Immunohistochemical staining was performed to identify neurons and dendrites (microtubule associated protein 2 a, b, c, MAP2) and to show the astrocytes (glial fibrillary acidic protein, GFAP). For antigen retrieval and deparaffinization, the slides were heated for 20 min at 97°C in EnVision Flex Target Retrieval Solution (high pH; Dako) in the PT-link instrument (Dako). For the GFAP immunostaining process, the pre-treated slides were loaded into the autostainer instrument (EnVision System; Dako) and stained with the FLEX polyclonal rabbit anti- GFAP ready-to-use primary antibody (IR524; Dako). For the MAP2 immunostaining, following pre-treatment, the slides were incubated with Peroxidase Blocking Reagent (Dako) for five minutes, and then with the primary monoclonal mouse anti-microtubule associated protein 2 (MAP2, MA5-12826, 1:200; Thermo Fisher Scientific, Inc.) for 16 h at 4°C. The MAP2 staining was visualised using the Dako Real EnVision Detection System (Dako). After visualisation, the slides were counterstained with hematoxylin, then dehydrated, cleared in xylene and mounted.
Collagen cross-linked with EDC implanted into the brain. Among the sustained collagenous fibers of the scaffold, an inflammatory infiltrate was composed of mononuclear cells (macrophages and lymphocytes), multinucleated giant cells (foreign body type macrophages) and a few polymorphonuclear cells (Fig. 1A). Moreover, clusters of the meningeal-like cells were found within the scaffolds. Blood vessels (Fig. 1B) were seen in some scaffolds implanted into the brain. Neither MAP2-positive (Fig. 1F) nor GFAP-positive cells (Fig. 1E) were found within the scaffold.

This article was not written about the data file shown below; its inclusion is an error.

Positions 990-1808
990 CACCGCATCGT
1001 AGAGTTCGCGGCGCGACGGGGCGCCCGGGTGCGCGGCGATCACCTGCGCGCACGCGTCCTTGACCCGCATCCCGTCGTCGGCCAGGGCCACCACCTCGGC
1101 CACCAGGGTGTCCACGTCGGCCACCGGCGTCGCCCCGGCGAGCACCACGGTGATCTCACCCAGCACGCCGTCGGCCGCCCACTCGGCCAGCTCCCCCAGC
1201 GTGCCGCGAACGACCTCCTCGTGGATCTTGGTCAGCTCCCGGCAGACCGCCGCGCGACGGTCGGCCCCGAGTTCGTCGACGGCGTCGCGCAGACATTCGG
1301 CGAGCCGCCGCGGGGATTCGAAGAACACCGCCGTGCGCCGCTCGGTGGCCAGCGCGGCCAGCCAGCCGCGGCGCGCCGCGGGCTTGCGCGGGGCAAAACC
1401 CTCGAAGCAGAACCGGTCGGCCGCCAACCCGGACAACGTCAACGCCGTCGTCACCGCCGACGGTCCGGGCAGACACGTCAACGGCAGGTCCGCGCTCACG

(A) Col scaffolds grafted into the brain. Among the sustained collagen fibers, multinucleated, macrophages (cells with foamy cytoplasm) and mononuclear inflammatory cells (lymphocytes) are observed. Staining with hematoxylin and eosin. Magnification, ×200. (B) The brain adjacent to the Col scaffolds. Multinucleated giant cells and thin-walled blood vessels are present among the implanted collagen fibers (right upper part of the figure). Mononuclear inflammatory cells (lymphocytes) in the adjacent brain. Staining with hematoxylin and eosin. Magnification, ×200. (C) The brain adjacent to the Col-DAC scaffolds. The implanted Col-DAC scaffold (left lower part of the figure) is infiltrated by multinucleated giant cells and mononuclear cells (lymphocytes and macrophages). The reaction of the adjacent nervous tissue to graft implantation is minimal and comprises mononuclear cells (lymphocytes). Staining with hematoxylin and eosin. Magnification, ×100. (D) The brain tissue adjoined with the Col-CS scaffolds. The implanted Col-CS grafts (right lower part of the figure) contain multinucleated giant cells and mononuclear cells (lymphocytes and macrophages). The reaction of the tissue to graft implantation is minimal and comprises mononuclear cell infiltration. Staining with hematoxylin and eosin. Magnification, ×100. (E) GFAP immunostaining of the brain adjacent to the Col scaffolds. Cells present among the implanted collagen fibers (left lower part of the figure) are GFAP-negative. The positive GFAP reaction can be observed in the surrounding brain. Magnification, ×40. (F) MAP2 immunostaining adjacent to the Col scaffolds brain. The tissue surrounding the Col graft is normal and indicated MAP2 immunoexpression. The mononuclear cells directly adhered with the scaffold remnants and the multinucleated giant cells within the graft are MAP2-negative. Magnification, ×100. (G) MAP2 immunostaining of the brain adjacent to the Col-DAC scaffolds. Cells directly adhered the Col-DAC scaffold and those situated within the graft are MAP2 negative. The MAP2-positive reaction is seen within the normal brain. Magnification, ×100. (H) MAP2 immunostaining of the brain adjacent to the Col-CS scaffolds. A thin cell layer directly adhered the Col-CS scaffold and those situated within the graft were revealed to be MAP2 negative. The MAP2-positive reaction is observed within the encephalon. The scaffold is not visible in the image. Magnification, ×100. Col, collagen; Col-DAC, collagen-dialdehyde cellulose; Col-CS, collagen-chondroitin sulphate; MAP2, microtubule-associated protein 2; GFAP, glial fibrillary acidic protein.